>> why do you keep giving me the tough ones? [laughter. mr. thrush:: yes, in fact it was a huge issue, particularly for both bernie sanders and hillary clinton came out against it, the deportation of american minors and by minors i mean most people.and when you sort of crunch numbers in a certain way he had more deportation than any president in history so again, there are sort of differing facts there. susan: i think we probably only have time for one or two more questions. question: stuart brown with one capital. i'm wondering if this discussion is only taking place on the left and when i talk to my clients or friends on the right, they simply don't believe there was any false news out there. they don't think there was any fake news. when i report that there's a 4.6 percent unemployment, they gave
2:44 am
-- say, are you nuts? there are 100 million unemployed americans right now. where you get your information from? if it comes from new york times they say, there you go. if it comes from that department of labor they say, there you go. susan: i think we as journalists worry every day that we are talking to ourselves. this question of insularity. mr. glassman: don't look at me because i'm the right-winger. i served in the republican administration. i voted for a republican for president every year since 1980 except for this time. i'm deeply concerned about what's going on. i don't necessarily, i do not think that donald trump won this election because of fake news, no doubt about that and i think if donald trump didn't even exist, this was still a gigantic problem that needs to be addressed.
2:45 am
susan: lots of hands still up. no, farther back. sorry. question: thank you. my question is, what plans with the media have with respect to handling what i call misstatements or mishandling of the facts and specifically with respect to mister trump, his tax issue. the claim was that he stated whether he did not pay his taxes which implies that he did not paid the proper amount of tax due. if it is reported, he took a net operating loss which allows you to carry it back a certain number of years in. over, he did pay the proper amount of tax, too. that amount was zero. fine. but the allegation was that the statements were made, therefore he didn't contribute to the well-being of the country, etc.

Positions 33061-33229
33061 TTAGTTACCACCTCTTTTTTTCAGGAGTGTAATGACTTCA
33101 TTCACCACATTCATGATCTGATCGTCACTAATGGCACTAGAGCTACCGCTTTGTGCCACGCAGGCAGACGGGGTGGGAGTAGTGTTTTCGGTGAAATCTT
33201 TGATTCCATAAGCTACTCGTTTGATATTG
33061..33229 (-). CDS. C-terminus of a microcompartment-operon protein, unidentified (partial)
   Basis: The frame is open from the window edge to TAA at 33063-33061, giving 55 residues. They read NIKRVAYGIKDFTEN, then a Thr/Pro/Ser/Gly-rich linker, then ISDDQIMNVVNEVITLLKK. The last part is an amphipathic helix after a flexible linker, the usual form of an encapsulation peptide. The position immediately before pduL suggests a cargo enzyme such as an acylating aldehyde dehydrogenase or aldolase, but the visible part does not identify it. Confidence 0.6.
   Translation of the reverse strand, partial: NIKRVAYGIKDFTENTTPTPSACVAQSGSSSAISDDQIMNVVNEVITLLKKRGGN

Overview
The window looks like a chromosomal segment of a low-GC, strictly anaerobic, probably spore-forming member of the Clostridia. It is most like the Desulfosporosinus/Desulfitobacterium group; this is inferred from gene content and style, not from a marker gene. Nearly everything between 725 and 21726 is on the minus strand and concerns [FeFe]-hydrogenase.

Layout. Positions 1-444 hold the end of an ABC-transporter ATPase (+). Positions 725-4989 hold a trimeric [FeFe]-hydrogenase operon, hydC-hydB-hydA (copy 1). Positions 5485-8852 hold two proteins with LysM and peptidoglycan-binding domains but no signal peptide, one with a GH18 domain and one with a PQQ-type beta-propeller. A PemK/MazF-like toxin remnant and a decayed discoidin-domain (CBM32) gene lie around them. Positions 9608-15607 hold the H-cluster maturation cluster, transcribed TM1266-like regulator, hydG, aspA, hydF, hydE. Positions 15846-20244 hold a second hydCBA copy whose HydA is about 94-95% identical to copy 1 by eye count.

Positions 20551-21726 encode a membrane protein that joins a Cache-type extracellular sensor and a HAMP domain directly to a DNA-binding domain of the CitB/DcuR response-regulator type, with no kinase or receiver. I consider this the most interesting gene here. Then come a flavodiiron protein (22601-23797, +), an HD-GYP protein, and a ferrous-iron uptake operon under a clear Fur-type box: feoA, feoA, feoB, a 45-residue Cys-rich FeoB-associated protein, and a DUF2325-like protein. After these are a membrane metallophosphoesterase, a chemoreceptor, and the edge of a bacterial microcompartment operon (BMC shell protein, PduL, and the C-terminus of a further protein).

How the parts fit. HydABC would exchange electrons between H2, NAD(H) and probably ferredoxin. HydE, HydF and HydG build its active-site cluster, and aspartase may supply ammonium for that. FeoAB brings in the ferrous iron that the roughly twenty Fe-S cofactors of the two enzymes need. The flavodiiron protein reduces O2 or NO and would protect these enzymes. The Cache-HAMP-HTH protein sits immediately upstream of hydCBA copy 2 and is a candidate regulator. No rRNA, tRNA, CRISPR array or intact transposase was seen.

2:46 am
i thought he have obligation to point out he had to forgo the standard deduction just put a couple bucks extra into the pot but that was something that became a central issue, one of the central issues and i think the media has an obligation to treat him fairly. susan: you want to take that one on? >> i would say the reason that became a central issue is people wanted to see his tax returns and had not. that is where that came from. the bottom line is that every single president and a presidential nominee going back to the last several decades has released their tax returns as a part of the campaign. donald trump defined a -- d find a significant one and in fact we are now going to face an interesting question because the president also has historically every year as a matter of course released their tax returns every spring. is donald trump going to find a
2:47 am
way to blow that up? >> yes. [laughter] susan: if we took a vote to am sure we would get that answer. i'm afraid we are just about out of time. i want to thank everybody. i think it's a great conversation and we are leaving so many questions on the table. i hope we will continue the conversation, thank you. [applause] [inaudible conversation]